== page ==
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The surface of the River Vltava is glistening in the morning sun as we’re leaving the Golden City behind us to make our way to Paris, on a road trip of more than 1,000 km. The E50 takes us south-west, past Pilsen until we eventually reach Bavaria. Then it’s straight across Germany. Travelling through Franconia, we’re passing extensive forests and green hills until, just after Saarbrücken, we eventually reach France, the homeland of ‘haute cuisine’, Paul Bocuse, and the Michelin guide.

Our destination is the world’s biggest motor show: the ‘Mondial de l’Automobile’ in Paris where we will present the brand-new KODIAQ – ŠKODA’s first large SUV. With a length of 4.70 m, up to seven seats and the largest boot within its class, the KODIAQ makes a big statement – at least on paper. Wanting to know exactly how much actually fits into the new space miracle, we packed the KODIAQ full of treats from our homeland, bringing a Czech national’s seven most important foods with us to our hosts in Paris.

140 l beer

80 kg meat

66 kg potatoes

12 kg cheese

6 kg chocolate

18.5 l wine

Fruit by the crate – especially plums, peaches, and apricots

The Czech Republic is one of the most notable producers of beer in the world. On average, each Czech drinks approximately 140 l a year – which equates to 14 crates. Especially in summer, many beer festivals are held here – often combined with music events. The Czech Republic has a total of several hundreds brands of beer; some of the most popular include Budweiser Budvar, Gambrinus, Pilsner Urquell and Staropramen. Fitting this in is no problem with the KODIAQ’s standard boot capacity of 720 l. Even with seven people in the car, several crates will still easily fit in the boot.

The Czech Republic is one of the most notable producers of beer in the world. But the Czech menu has more to offer: Dumplings and potatoes, typical Czech cheese but also vegetables and fruits are bestsellers.
The Czech Republic is one of the most notable producers of beer in the world. But the Czech menu has more to offer: Dumplings and potatoes, typical Czech cheese but also vegetables and fruits are bestsellers.

Of course, the Czech menu has more to offer: ‘knedlíky’, or dumplings, are a bestseller.  The dumplings are often a side dish, also to another classic from Bohemian cuisine: ‘svíčková na smetaně’ – roast loin with cream. Sweet versions, usually with quark as a main ingredient, are also a delicacy – particularly popular when filled with apricots or plums.

We have also packed 12 kg of cheese. ‘Smazak’, a breaded and fried cheese, is a national dish. ‘Hermelín’, a mature cheese with a coating of white mould, is also very popular – essentially the Czech version of the legendary French Camembert. ‘Hermelín’ is also round, has a slight taste of mushroom and a creamy consistency. Czechs enjoy it marinated in oil, for example with peppers, onions and spices. Moreover, just like the French, Czechs also enjoy a little glass of wine every now and then. Znojmo, Mikulov and Valtice in Moravia are said to be the country’s wine capitals. A few vineyards can even be found in Prague. And last but not least, Czechs with a sweet tooth enjoy chocolate – predominantly from the long-established brand Orion.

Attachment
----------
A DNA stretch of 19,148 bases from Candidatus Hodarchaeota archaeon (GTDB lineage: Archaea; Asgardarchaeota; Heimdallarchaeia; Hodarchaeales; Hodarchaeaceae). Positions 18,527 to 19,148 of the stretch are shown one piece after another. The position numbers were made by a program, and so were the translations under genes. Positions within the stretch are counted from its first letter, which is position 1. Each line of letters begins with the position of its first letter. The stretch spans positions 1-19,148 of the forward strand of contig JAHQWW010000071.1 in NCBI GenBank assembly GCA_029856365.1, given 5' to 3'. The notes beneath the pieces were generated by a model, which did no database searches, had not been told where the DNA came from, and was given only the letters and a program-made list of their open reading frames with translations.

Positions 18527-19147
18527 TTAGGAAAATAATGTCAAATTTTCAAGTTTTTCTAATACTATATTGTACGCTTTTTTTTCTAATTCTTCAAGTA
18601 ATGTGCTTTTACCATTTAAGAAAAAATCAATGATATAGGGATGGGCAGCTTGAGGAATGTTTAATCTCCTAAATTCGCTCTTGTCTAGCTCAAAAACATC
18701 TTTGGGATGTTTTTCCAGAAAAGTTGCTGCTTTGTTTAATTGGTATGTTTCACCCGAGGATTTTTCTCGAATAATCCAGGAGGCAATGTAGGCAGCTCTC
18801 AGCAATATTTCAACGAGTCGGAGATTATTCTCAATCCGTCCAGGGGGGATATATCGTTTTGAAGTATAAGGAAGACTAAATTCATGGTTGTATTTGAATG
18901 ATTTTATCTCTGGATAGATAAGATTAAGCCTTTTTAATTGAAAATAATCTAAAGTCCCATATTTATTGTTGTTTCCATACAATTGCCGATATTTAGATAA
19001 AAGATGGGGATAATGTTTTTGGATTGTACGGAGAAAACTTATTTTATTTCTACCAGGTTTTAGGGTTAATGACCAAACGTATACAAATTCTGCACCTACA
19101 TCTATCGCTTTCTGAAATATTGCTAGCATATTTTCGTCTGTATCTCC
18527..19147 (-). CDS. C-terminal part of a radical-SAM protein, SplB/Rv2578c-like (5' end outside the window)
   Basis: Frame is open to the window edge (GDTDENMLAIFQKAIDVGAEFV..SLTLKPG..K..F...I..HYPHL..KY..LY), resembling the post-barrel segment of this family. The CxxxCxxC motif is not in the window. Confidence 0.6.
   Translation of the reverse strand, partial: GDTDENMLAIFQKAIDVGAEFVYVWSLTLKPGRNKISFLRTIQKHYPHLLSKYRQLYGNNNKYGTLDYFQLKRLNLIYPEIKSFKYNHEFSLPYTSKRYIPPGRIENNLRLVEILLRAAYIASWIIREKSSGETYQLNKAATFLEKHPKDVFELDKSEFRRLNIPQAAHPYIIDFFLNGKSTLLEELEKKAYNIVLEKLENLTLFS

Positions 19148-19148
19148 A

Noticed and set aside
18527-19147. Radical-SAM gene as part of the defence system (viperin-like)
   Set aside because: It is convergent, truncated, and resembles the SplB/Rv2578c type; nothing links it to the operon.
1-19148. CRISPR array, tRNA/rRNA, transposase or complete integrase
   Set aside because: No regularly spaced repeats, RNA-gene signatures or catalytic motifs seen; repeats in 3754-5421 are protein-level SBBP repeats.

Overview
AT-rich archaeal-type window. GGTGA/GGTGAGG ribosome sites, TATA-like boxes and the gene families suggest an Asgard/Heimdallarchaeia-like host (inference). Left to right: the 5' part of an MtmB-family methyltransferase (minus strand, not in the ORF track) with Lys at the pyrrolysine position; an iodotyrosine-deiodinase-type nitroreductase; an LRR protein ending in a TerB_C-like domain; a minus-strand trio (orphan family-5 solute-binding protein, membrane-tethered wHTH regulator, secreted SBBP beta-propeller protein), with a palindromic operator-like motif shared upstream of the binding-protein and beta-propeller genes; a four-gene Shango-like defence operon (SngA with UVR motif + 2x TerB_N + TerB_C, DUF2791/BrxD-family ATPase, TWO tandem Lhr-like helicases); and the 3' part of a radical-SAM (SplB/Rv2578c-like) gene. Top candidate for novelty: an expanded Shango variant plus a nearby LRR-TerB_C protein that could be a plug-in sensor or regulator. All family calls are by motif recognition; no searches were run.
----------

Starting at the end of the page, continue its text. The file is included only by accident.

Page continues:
These enormous quantities are no problem for the KODIAQ because, with the back seat folded down, the boot can hold an impressive 2,065 l!

The souvenirs to be taken back to the Czech Republic from Paris are also child’s play for the newbie. And the entire annual consumption of a French person can quickly be concealed in the boot:

50 l red wine

2 bottles champagne

26 kg cheese

60 kg bread

88 kg meat and pies

35 kg fish and seafood

6.6 kg chocolate

 

French cuisine is world famous. Among the most popular goods are wine, champagne, baguette, croissants and cheese, of course.
French cuisine is world famous. Among the most popular goods are wine, champagne, baguette, croissants and cheese, of course.

Living in the lap of luxury is easily done in France. French cuisine is world famous. Above all else, meat lovers are delighted about the numerous pies; coq au vin or beef bourguignon are also famous around the world. A ‘good red’ goes well with it all; red and rosé wine have a market share of around 73 per cent. Wines from Bordeaux and Burgundy are most popular. The Champagne wine-growing region, with its hallmark champagne, is equally world famous. Champagne from the region is trademarked and is a staple at parties and weddings.

Do all French people always have a baguette under their arm? This stereotype is often used abroad – and not without reason. With a consumption of 60 kg bread per year, France is well ahead of other European countries. So we neatly pile stick after stick in the boot. Accompanied by cheese, of course. In every French supermarket, the hearts of cheese lovers beat faster: whether Camembert, goat’s Brie from Brittany, the hard cheese Beaufort or the milder Comté – in France, cheese complements any good meal. We also pack all kinds of well-chilled fish and seafood from the Atlantic and Mediterranean coast to take with us to the Czech Republic. Freshly caught, most fish ends up in the Parisian market Rungis, the ‘El Dorado’ of fish lovers.

If you’re after something sweet, there’s no need to stop at any services on the return journey. Although France cannot be compared to Belgium or Switzerland in terms of quantity; in terms of quality, French chocolate does not have to hide. There are lots of boutique chocolatiers, also turning goat’s milk, for example, into sweet treats. Well-known chocolatiers include Michael Cluizel, Valrhona, and Jean-Paul Hévin from Paris.